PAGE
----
What You Need to Know About Living in Diapers After Prostate Surgery

What You Need to Know About Living in Diapers After Prostate Surgery

Living & Loving with Prostate Cancer
Before a prostatectomy, men receive a warning about one of the most unpleasant, and life-altering events that occur following prostate surgery. Most men lose urinary control, referred to as urinary incontinence. According to Florida Hospital Global Robotics Institute “Recovery from incontinence after prostate surgery is unique to every patient, but rarely takes more than 3 months. Most men regain urinary control within 3 months.”

The way I determined how many diapers I’d wear daily caused me months of unnecessary grief, shame and embarrassment. First, I decided how much money I wanted to waste on diapers every day. Then I divided that number by the cost of each diaper. This equation led me to a five-diaper-a-day budget. For some men, five diapers a day might be enough to stay dry. For me, it wasn’t.

Day after day, I’d leave home only to find my jeans urine-soaked within a few hours. My next foolish move involved limiting my fluid intake until I could live without leaking out of my five-diapers-a-day budget. Reducing my fluid intake did not prevent public accidents.

It took me more than a month with countless public accidents to figure out what every girl learns in adolescence. You base the number of times you need to change on your flow, NOT by how much you want to spend per day. Eventually, I discovered it would take 15 diapers a day to keep me accident free.

Here are some helpful tips about living in diapers:

  • Find the brand that fits you around your thigh. If there’s space there, odds are you won’t stay dry long. Find a brand of diapers that fit snugly.
  • To determine how long you can stay in a diaper, stay in one until you leak. Stay in your next diaper 30 minutes less. Keep adjusting your time until you find the maximum number of hours you can go without your diaper leaking.
  • Keep a spare change of clothing, powder, and extra diapers, with you in your car or in a back-pack in case of a public accident.
  • To maximize your sleep time, create a “super diaper.” This is a diaper where you add a pad. In the middle of the night, should you wake up, take the pad out and either put in another pad, or go back to sleep in your diaper without a pad. This takes so little time, you can get back to sleep quickly.
  • Wear black nylon pants on outings. They don’t show wet spots and they dry quickly.
  • Don’t lose your perspective. For most men, living in diapers is temporary.

If you have other tips for living in diapers, please share them.

Note: Prostate Cancer News Today is strictly a news and information website about the disease. It does not provide medical advice, diagnosis, or treatment. This content is not intended to be a substitute for professional medical advice, diagnosis, or treatment. Always seek the advice of your physician or other qualified health provider with any questions you may have regarding a medical condition. Never disregard professional medical advice or delay in seeking it because of something you have read on this website. The opinions expressed in this column are not those of Prostate Cancer News Today, or its parent company, BioNews Services, and are intended to spark discussion about issues pertaining to prostate cancer.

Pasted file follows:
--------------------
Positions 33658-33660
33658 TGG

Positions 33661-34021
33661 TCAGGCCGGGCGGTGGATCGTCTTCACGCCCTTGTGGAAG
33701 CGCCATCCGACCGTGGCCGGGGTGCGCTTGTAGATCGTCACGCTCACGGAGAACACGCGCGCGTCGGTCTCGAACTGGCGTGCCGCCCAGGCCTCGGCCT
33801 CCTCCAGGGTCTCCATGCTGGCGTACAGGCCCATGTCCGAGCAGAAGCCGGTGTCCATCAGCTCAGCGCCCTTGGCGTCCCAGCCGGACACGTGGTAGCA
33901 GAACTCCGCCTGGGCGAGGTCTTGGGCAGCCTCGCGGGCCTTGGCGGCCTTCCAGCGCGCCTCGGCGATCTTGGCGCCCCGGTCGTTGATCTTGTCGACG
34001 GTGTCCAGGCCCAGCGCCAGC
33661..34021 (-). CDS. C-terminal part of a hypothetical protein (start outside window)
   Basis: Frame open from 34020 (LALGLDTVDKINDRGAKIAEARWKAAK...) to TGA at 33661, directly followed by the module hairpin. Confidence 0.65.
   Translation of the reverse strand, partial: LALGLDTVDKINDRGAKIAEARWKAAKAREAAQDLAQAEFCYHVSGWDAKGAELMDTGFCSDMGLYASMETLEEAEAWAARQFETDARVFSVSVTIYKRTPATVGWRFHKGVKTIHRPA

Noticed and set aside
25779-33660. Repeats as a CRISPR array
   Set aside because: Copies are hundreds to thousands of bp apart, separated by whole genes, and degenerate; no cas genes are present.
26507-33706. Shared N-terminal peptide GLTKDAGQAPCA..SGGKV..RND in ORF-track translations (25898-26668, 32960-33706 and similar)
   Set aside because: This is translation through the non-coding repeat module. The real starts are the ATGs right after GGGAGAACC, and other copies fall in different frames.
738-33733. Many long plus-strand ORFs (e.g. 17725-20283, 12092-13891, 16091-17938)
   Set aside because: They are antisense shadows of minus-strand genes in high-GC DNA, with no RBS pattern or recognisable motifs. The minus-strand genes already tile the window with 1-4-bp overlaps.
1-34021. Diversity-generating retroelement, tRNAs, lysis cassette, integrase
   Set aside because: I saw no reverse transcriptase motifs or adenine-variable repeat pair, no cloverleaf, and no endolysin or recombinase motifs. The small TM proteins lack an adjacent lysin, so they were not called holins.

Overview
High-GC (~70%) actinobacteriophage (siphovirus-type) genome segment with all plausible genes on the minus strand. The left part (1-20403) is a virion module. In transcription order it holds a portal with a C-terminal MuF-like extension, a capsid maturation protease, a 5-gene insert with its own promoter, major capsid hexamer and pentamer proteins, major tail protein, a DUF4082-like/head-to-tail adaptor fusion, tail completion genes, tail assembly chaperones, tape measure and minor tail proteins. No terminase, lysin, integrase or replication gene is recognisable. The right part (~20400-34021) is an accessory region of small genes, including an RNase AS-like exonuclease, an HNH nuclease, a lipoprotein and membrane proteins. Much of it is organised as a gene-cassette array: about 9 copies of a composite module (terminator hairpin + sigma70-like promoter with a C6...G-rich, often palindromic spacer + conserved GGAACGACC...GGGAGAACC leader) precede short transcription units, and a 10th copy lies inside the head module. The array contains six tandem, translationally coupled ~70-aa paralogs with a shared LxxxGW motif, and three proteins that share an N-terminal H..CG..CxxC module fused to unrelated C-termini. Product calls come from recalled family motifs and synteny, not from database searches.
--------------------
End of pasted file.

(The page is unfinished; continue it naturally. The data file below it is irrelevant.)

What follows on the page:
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Rick Redner received his master’s degree in social work from Michigan State University. He has spent many years working as a medical and psychiatric social worker He is the author of the award winning book I Left My Prostate in San Francisco-Where's Yours? His second book Everything You Never Wanted to Know About Erectile Dysfunction and Penile Implants won the Beverly Hills International Book Awards in Men's Health in 2016.

One comment

  1. Beverly says:

    Hello! I want to share some very valuable information. My husband had a prostatectomy nearly a year ago. Like most men, the surgeon bid him farewell with nothing but a recommendation to use adult diapers and do his Kegal exercises. This was not a realistic solution for going back to work in a small office, with the bathroom down the hall! After research, trial and error, we discovered the “external catheter”, or condom catheter. This is a huge game changer!! It works like a condom, rolled over the penis, attached to catheter tubing, with a small “leg bag” for during the day, and a larger “night bag” for sleep. It changed his life! With this device, he could discreetly visit the bathroom, empty the leg bag, and carry on. No diapers, no sitting in wet pee. The condoms come in various sizes, so you need to measure. The devices are sold in medical supply stores, and are inexpensive, but can also be covered by insurance. It is such a great solution, and we have no idea as to why all doctors do not advise their prostate surgery patients about this! Please look into this if you are facing prostate surgery – it will allow you an almost normal recovery. The only problem was some mild irritation of the penis, from the condom part of catheter. It’s best to wear it just part of the day, and give the penis a break when at home, etc. SO much better than diapers!!

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